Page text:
The Telecommission report was followed in 1972 by a report of the Canadian Computer/Communications Task Force, (10) a report in 1979 by a Consultative Committee on the Implications of Telecommunications for Canada, (11) and the reports in 1995 (12) and 1997 (13) of the Information Highway Advisory Council (IHAC).
Who participated in the formulation of these reports? It is useful to focus for a moment on the Telecommission because it set the pattern for all subsequent advisory bodies. The question of the extent of public consultation came up as soon as the idea of the Telecommission was raised with potential members. The Minister's office indicated that the Minister was committed to the "the principle of maximum public participation." It stated that the Department of Communications considered three possible approaches to developing its new telecommunications policy: a royal commission, an autonomous task force conducting public hearings, or, the method the Department chose, a government study that would include outside contributions. (14) From the very beginning, then, an exclusive approach to examining telecommunications/computing policy contrasted sharply with the tradition of royal commissions and public consultations characteristic of broadcasting policy making. Instead, the Telecommission established an eighteen-member project team dominated by representatives from such bodies as the Canadian Manufacturers Association, the Canadian Equipment Manufacturers Association, and legal, academic, and industry experts.
The Minister of Communication's staff became concerned that contributions to over forty studies it commissioned were "overwhelmingly from those with vested interests." In order to avoid criticism that the Telecommission was a captive of industry, it elicited responses from organizations representing the public through such special interest groups as the Canadian Federation of Agriculture and the Canadian Labour Conference. (15) However, the Telecommission did not consider any kind of direct public input. Instead of holding public hearings the Telecommission held a series of conferences at various universities on such issues as "Telecommunications and Participation" and "Access to Information." These conferences were attended by hundreds of individuals from universities and government and from the arts, law, computing, and business sectors. While concern was raised about the lack of representation from the general public, there was no effort to expand participation.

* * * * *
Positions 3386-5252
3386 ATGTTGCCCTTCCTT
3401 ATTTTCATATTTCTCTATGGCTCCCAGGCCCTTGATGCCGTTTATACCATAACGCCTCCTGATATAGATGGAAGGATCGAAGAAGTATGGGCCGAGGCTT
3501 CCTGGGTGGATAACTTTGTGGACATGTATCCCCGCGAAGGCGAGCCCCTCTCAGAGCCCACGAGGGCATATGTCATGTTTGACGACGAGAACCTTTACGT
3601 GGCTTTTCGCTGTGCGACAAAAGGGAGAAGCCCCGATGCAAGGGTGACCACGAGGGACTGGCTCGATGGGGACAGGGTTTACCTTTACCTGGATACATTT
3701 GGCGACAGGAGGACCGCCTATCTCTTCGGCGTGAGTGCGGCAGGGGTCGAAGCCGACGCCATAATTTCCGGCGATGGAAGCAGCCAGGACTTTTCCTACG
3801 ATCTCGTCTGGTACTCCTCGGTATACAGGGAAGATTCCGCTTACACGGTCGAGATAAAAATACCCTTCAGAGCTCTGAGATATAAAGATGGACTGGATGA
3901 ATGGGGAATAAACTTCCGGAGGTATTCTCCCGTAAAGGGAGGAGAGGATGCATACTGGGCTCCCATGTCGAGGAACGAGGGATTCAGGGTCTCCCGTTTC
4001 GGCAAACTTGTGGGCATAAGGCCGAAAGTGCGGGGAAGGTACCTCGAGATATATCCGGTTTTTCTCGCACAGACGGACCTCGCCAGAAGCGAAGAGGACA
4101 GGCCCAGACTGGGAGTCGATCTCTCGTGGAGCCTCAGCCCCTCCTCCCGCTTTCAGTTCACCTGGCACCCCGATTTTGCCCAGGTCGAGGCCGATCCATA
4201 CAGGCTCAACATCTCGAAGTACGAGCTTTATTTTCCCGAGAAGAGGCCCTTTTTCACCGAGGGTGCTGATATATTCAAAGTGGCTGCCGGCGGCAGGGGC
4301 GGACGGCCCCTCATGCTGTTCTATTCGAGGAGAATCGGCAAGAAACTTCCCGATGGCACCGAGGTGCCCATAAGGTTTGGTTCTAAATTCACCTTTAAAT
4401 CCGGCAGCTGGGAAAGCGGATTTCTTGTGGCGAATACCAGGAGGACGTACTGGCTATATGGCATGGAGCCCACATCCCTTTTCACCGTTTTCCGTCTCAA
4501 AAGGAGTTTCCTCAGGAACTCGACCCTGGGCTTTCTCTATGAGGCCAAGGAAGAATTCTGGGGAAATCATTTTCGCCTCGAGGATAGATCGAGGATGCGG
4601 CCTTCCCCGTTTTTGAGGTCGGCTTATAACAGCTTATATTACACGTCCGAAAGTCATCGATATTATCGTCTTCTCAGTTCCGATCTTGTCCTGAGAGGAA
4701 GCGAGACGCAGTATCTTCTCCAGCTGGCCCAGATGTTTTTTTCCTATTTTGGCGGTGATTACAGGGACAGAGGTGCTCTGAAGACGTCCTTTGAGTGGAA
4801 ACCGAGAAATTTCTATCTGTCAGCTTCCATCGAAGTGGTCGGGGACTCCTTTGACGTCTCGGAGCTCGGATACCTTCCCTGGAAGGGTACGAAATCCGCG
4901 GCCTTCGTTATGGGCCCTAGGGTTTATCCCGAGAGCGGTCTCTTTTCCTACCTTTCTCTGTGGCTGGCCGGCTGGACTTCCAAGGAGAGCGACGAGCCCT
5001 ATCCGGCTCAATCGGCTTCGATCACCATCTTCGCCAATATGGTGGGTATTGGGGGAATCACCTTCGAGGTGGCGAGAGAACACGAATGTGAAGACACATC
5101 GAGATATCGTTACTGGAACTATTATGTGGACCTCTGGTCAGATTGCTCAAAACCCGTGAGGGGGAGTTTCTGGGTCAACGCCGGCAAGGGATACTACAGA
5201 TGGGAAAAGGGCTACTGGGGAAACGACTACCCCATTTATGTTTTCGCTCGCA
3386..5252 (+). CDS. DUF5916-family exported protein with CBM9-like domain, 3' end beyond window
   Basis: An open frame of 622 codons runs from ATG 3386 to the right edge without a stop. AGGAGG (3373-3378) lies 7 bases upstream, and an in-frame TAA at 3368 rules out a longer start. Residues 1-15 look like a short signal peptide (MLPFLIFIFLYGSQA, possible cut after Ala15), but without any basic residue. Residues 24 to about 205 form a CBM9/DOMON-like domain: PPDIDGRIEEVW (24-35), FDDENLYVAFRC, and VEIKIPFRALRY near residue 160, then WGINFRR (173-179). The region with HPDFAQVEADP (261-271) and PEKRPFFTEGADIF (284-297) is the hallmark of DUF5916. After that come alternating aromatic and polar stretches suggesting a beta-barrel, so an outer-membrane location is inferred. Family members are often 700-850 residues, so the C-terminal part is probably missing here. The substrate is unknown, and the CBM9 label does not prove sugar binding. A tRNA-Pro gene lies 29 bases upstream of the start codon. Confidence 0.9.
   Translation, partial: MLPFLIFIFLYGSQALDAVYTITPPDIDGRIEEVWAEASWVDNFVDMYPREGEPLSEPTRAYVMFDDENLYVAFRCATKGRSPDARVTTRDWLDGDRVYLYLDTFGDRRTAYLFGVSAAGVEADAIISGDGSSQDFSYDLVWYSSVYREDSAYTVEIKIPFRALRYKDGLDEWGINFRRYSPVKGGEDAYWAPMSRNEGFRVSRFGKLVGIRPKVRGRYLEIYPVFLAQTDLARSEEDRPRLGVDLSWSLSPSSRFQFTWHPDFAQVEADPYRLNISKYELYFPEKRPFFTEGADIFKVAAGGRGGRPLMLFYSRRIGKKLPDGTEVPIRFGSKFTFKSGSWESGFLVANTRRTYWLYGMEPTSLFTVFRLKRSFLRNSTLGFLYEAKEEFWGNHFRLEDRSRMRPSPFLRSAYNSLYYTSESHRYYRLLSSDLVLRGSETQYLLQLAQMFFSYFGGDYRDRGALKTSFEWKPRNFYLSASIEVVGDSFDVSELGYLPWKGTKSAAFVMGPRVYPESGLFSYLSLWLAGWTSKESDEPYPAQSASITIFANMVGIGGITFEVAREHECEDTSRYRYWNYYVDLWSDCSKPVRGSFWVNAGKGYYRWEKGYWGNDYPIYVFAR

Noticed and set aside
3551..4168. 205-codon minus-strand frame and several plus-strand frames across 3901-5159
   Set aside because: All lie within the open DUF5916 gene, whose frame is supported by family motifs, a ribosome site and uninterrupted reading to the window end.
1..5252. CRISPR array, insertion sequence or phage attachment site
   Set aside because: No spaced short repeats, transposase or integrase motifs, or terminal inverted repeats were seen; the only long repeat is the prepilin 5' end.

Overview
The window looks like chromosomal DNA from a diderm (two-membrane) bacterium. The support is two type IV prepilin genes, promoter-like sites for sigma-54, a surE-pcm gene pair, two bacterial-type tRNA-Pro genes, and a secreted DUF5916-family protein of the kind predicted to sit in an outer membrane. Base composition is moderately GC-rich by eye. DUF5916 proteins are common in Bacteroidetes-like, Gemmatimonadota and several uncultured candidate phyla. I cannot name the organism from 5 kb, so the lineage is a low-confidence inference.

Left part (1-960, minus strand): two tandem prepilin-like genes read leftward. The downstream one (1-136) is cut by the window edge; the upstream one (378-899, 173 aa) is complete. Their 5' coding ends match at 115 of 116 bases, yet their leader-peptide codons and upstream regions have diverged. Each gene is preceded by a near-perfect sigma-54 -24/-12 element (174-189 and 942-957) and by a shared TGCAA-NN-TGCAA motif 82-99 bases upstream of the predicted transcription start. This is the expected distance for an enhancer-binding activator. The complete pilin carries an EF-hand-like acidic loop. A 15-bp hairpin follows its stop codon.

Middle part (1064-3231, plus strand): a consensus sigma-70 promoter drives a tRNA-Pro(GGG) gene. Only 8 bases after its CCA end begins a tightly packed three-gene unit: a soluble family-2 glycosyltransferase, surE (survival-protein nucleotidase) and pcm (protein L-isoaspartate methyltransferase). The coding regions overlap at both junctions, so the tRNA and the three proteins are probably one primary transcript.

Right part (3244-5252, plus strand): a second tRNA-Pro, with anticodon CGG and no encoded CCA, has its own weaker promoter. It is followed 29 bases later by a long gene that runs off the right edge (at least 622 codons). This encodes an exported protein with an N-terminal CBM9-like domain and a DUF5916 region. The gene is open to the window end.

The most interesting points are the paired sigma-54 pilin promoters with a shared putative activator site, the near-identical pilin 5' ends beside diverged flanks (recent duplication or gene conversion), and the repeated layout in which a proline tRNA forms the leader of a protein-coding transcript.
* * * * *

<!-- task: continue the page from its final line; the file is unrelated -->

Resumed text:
The Minister stated that the Department's approach incorporated the advantages of a public commission and those of a confidential government study. (16) It is hard to imagine how anyone could reconcile the two formats of a public commission and a confidential internal study. Nonetheless, it became government practice to appear to be undertaking a public process while, in fact, confining the process to an enclosed policy community of elite insiders. Like the Telecommission, the membership of the subsequent advisory groups was dominated by senior government officials, academic experts, and industry representatives.
During this period there was an increase in the number of public interest advocacy groups. While serving a useful purpose, they cannot be considered truly representative of the public. They possess limited resources, have small memberships, maintain few direct links to senior government officials or ministers, are largely unknown outside of Ottawa, and have no real mandate to speak for the public. In short, they joined a policy community dominated by far more powerful telecommunications pressure groups well connected to government. (17)
When the government established the Information Highway Advisory Council (IHAC) in 1994, the Council mirrored the Telecommission of a quarter of a century ago. Over half of its 29 members were senior executives of major telecommunications firms. A former Minister of Communications who was a registered lobbyist working in the telecommunications industry was a member. Responding to the rise of public interest groups, the remaining members included a sprinkling of academics, computing administrators, consumer groups, an arts representative, and a union official.
Just like the Telecommission, the IHAC established an elaborate structure of working groups to address a wide range of policy issues. While this structure implied extensive consultation the members of these study groups were, again, industry representatives and academic experts selected by the government. Initially the Council met in camera until it came under pressure from public interest advocates to open up its deliberations. In response, the government channeled public input into the legalistic process of the Canadian Radio-television and Telecommunications Commission--a process which discourages extensive participation by the lay public.